It’s not his lying. It’s not his flip-flopping. It’s not his bullying. It’s not his woodenness. It’s not his weird vocabulary. It’s not his Swiss bank accounts. It’s not his Bermuda slush funds. It’s not his car elevators. It’s not his dancing horses. It’s not his freshly pressed jeans. It’s not his empty rhetoric. It’s not his inability not to act like an asshole when somebody gives him a cookie. It’s not even his new-found right-wing extremism.
No, Mitt Romney’s biggest weakness — the weakness that’s beginning to define him and that may sink him — is that he thinks he can play by a different set of rules than the rest of us. Here’s Romney mouthpiece Ed Gillespie with David Gregory yesterday:
GREGORY: He was still financially linked to Bain. And of course, a lot his fortune is due to his time with Bain. Even when he was on leave, does he stand by the business decisions that were made by the firm he created?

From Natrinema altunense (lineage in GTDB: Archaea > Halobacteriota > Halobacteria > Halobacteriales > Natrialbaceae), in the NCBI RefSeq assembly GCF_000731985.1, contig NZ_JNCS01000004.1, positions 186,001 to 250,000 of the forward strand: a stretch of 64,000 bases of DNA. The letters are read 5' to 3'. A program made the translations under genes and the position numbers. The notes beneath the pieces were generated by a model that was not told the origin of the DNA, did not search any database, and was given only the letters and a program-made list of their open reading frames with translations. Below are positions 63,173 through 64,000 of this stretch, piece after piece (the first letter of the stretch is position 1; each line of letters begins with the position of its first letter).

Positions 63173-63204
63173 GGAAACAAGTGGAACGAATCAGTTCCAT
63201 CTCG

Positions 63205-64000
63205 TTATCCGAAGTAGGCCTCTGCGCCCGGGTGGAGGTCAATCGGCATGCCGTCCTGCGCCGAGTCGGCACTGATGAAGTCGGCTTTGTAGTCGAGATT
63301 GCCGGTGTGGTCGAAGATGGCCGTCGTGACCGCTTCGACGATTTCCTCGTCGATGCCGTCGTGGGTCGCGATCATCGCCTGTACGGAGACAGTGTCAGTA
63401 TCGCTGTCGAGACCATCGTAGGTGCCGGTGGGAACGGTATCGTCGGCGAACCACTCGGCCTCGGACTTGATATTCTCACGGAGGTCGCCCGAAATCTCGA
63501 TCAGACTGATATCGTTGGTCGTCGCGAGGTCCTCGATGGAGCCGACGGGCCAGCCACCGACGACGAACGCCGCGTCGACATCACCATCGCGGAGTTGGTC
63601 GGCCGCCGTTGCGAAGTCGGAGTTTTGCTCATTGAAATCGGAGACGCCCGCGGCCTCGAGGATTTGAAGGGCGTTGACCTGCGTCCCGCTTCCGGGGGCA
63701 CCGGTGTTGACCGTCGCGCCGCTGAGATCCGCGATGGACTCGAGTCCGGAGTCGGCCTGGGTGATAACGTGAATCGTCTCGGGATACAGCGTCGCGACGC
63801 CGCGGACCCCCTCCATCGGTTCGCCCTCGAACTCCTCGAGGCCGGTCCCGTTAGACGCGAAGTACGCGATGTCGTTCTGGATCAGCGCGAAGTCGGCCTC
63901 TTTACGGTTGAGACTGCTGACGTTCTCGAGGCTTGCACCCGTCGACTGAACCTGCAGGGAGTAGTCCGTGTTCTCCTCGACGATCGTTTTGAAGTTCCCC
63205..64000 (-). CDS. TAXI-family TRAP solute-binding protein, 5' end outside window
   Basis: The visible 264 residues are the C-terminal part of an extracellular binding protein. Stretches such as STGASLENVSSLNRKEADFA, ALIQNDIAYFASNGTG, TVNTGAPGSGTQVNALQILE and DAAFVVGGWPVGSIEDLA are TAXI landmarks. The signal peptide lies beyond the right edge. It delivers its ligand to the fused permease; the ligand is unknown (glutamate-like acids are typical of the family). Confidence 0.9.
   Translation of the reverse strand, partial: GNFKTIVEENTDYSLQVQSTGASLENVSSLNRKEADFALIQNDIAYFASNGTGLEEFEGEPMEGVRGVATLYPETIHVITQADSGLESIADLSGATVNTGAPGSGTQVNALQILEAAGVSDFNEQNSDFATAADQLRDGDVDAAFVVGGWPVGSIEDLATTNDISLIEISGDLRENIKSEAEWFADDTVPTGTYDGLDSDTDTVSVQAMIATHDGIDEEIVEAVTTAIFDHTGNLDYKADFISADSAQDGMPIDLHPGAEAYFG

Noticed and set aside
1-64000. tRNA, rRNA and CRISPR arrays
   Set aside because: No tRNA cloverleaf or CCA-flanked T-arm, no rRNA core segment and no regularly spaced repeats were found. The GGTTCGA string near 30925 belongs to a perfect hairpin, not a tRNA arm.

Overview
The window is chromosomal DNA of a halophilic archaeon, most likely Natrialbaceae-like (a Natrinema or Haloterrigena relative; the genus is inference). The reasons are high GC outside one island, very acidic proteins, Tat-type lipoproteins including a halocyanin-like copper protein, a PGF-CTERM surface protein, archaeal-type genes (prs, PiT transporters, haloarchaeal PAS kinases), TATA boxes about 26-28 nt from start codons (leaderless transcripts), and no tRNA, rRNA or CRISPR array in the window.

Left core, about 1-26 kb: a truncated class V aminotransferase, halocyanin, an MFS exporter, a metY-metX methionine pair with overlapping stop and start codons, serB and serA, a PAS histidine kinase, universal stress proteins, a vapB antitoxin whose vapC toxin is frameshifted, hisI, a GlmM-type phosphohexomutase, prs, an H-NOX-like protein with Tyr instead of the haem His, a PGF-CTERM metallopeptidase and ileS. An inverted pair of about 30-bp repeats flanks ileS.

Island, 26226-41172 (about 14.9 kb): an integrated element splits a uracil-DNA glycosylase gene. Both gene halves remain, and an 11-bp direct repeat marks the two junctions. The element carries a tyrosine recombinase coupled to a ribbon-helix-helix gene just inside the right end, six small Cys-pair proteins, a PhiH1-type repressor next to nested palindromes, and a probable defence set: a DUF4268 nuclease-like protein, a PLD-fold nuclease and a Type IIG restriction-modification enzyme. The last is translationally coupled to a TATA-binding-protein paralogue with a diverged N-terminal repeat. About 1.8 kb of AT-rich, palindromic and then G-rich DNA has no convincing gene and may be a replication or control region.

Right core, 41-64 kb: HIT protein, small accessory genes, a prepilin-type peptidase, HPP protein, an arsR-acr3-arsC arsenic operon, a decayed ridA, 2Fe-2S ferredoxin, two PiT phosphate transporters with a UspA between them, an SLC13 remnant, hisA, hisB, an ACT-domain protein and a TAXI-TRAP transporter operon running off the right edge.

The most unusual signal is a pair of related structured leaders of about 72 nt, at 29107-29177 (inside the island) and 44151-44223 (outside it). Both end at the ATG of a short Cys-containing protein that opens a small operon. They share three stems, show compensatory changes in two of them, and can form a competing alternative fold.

GILLESPIE: He actually retired retroactively at that point. He ended up not going back to the firm after his time in Salt Lake City. So he was actually retired from Bain.
You’ve got to be kidding. “Retire retroactively”? What does that mean?
I’ll tell you what it means. It means you’re MITT FUCKING ROMNEY, and you’ll do whatever you please, whenever it pleases you. And you’ll CALL IT whatever you damn well please, too.
Romney’s private equity career is like Schrödinger’s Cat: At any given point in time, Mitt Romney worked for Bain Capital and didn’t work for Bain Capital. He could be working there right now, for all you know.
It all depends, and it’s none of your business.